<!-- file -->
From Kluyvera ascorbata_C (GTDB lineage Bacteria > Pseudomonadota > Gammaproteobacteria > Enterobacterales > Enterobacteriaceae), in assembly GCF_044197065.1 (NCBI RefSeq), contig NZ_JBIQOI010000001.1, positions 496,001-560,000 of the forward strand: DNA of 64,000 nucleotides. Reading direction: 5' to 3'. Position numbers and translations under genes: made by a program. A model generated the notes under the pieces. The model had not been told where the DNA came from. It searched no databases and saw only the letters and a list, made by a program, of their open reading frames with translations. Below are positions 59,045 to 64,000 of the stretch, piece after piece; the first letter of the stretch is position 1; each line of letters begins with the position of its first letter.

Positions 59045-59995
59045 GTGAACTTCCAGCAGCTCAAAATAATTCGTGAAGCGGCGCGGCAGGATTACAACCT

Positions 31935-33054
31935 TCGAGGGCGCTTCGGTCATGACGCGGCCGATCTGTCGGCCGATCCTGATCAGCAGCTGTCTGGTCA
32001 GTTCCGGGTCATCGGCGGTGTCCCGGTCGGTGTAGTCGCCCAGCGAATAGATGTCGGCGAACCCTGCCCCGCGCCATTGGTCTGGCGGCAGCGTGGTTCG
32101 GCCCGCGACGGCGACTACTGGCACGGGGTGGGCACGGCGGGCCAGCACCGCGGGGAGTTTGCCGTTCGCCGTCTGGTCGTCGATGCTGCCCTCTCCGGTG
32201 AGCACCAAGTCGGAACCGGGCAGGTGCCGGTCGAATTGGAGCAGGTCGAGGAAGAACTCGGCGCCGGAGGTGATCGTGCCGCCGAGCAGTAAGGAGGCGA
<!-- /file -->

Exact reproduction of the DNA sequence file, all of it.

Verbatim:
From Kluyvera ascorbata_C (GTDB lineage Bacteria > Pseudomonadota > Gammaproteobacteria > Enterobacterales > Enterobacteriaceae), in assembly GCF_044197065.1 (NCBI RefSeq), contig NZ_JBIQOI010000001.1, positions 496,001-560,000 of the forward strand: DNA of 64,000 nucleotides. Reading direction: 5' to 3'. Position numbers and translations under genes: made by a program. A model generated the notes under the pieces. The model had not been told where the DNA came from. It searched no databases and saw only the letters and a list, made by a program, of their open reading frames with translations. Below are positions 59,045 to 64,000 of the stretch, piece after piece; the first letter of the stretch is position 1; each line of letters begins with the position of its first letter.

Positions 59045-59995
59045 GTGAACTTCCAGCAGCTCAAAATAATTCGTGAAGCGGCGCGGCAGGATTACAACCT

Positions 31935-33054
31935 TCGAGGGCGCTTCGGTCATGACGCGGCCGATCTGTCGGCCGATCCTGATCAGCAGCTGTCTGGTCA
32001 GTTCCGGGTCATCGGCGGTGTCCCGGTCGGTGTAGTCGCCCAGCGAATAGATGTCGGCGAACCCTGCCCCGCGCCATTGGTCTGGCGGCAGCGTGGTTCG
32101 GCCCGCGACGGCGACTACTGGCACGGGGTGGGCACGGCGGGCCAGCACCGCGGGGAGTTTGCCGTTCGCCGTCTGGTCGTCGATGCTGCCCTCTCCGGTG
32201 AGCACCAAGTCGGAACCGGGCAGGTGCCGGTCGAATTGGAGCAGGTCGAGGAAGAACTCGGCGCCGGAGGTGATCGTGCCGCCGAGCAGTAAGGAGGCGA